I agree, as an English speaker. "Where does he swim?", "Where does he go?", Where does he drive?", can all imply direction as well as location.
Yes, in English it can, but that is because we allow it. Properly English requires a preposition before the question word to distinguish the request for destination (to where) vs. "at which location" (where). Someone could technically ask. "Where do you swim" and one is asking at which location, where as (as discussed) "To where do you swim" indicates one asks for a destination.
I disagree... If somebody says "where does he swim" it does not mean "where is he swimming to" they are two different questions
I think it depends on how much we allow for casual English usage in translations.
But you are right that "Where does he swim" could mean "Does he swim in the pool, the ocean, etc" and "Where does he swim to" could not mean that.
I used, "Where is he swimming to?" and got it right.
In English it's technically wrong to end a sentence with a preoposition, but this is an old rule with a weak basis to begin with and only grammar teachers really care about it.
It's not an old rule and still very much in use in any kind of professional writing.
I guess, but it is an archaic word. Neither I nor anyone I know has ever used it seriously. But it is a good word when your translating.
Reminds me of "hither, thither, and yon" or "here, there, and everywhere".
YES! And an excellent word it is, too. There's only one problem; I forget exactly what it means every time I encounter it given that it pops up so infrequently.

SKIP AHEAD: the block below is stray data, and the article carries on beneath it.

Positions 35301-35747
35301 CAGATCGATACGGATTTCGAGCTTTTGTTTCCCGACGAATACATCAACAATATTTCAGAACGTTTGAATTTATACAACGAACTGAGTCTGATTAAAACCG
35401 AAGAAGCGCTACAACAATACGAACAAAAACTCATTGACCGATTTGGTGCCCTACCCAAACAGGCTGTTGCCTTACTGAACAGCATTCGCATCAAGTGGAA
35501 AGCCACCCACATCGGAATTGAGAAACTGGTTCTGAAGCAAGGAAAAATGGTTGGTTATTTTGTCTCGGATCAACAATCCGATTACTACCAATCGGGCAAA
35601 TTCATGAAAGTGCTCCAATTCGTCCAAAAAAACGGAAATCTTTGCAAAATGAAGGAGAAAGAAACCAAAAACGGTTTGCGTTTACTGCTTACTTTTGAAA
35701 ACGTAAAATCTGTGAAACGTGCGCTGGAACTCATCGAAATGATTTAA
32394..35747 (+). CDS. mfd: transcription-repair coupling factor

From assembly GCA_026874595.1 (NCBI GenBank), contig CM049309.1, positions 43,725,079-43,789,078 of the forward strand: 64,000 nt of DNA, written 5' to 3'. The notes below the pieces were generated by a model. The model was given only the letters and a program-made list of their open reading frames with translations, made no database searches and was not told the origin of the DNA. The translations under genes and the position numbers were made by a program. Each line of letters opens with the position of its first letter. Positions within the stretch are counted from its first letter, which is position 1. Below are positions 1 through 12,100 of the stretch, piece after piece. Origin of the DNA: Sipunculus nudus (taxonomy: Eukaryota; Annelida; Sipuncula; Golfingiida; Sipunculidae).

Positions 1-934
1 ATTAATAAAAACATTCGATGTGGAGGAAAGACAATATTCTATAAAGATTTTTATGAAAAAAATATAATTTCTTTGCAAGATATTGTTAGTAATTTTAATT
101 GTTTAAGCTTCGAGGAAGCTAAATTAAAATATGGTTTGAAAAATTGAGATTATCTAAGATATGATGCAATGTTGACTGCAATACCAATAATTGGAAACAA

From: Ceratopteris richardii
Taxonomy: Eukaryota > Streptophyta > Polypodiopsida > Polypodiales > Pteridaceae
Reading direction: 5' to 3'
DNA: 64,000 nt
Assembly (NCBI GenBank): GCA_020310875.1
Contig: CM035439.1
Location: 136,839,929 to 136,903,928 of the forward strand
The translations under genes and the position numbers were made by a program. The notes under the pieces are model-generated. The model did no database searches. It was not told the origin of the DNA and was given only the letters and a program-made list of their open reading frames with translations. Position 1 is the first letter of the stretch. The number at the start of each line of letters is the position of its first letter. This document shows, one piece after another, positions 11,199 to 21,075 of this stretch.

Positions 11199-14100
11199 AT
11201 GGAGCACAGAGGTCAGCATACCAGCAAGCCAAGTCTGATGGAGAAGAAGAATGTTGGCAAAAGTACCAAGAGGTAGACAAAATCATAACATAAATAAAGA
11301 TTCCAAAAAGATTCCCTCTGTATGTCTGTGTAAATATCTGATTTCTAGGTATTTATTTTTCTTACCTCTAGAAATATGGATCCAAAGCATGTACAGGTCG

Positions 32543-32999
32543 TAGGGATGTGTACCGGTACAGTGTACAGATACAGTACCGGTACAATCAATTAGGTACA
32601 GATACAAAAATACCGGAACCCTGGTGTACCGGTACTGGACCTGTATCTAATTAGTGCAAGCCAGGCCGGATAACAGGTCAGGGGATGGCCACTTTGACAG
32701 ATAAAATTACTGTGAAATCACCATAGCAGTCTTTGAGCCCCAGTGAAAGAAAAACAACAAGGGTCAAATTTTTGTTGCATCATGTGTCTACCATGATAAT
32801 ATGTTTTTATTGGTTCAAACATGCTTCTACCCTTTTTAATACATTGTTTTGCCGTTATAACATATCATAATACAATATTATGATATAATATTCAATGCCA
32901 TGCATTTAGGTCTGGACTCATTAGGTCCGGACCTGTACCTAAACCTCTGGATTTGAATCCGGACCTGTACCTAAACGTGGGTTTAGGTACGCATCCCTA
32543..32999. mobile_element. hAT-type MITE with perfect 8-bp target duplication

Too bad Duo doesn't like it. Time travellers will not do well in Duolingo.
grrr...again and again i'm not hearing the difference between "er" & "ihr"....how can I know?.. i suspect this is a common question but I have to ask it!
I hear "er" more as "err" in English, with a short e, whereas "ihr" is like "eel" except with an r at the end.
I'm glad you asked this because I keep tripping up on it too, though I imagine it's something you get an ear for as you learn more.
I still cannot get the clear difference and use of 'wo' and 'wohin'. Duolingo uses them quite frequently but yes, they are a bit confusing. Somebody help!
Wo: at a specific place. Wo schwimmt er? The answer might be in a pool or lake. Wohin: implies direction toward a place. Wohin schwimmt er? You probably know where he is currently swimming or beginning his swim, and you are asking (to) where he is going.
In surprised no one else has asked this one. How are 'Wohin' and 'Woher' used differently? Since Wohin suggests a destination, I assume Woher is asking for an origin point (as in 'Woher kommen sie?')?
As a native English speaker, I have been taught to refrain from ending a sentence in a preposition. The word to, as I understand it, is a preposition. It would be better to ask this question differently in order to achieve proper English usage.
I’m pretty sure this is one of those weird rules that exist only for one reason: It isn’t allowed in Latin, so it shouldn’t be in our language either (not splitting infinitives is another of these). A preposition at the end is definitely permitted in English; it’s just not regarded as very elegant style because of that odd rule. Also, if it is left out the sentence becomes ambiguous: “Where is he swimming” can mean either the same as above, or it could mean “at what place is he swimming” (i.e. asking for a position rather than a direction, and this interpretation is not possible with German wohin). Nevertheless, “where is he swimming” should definitely be accepted as an answer.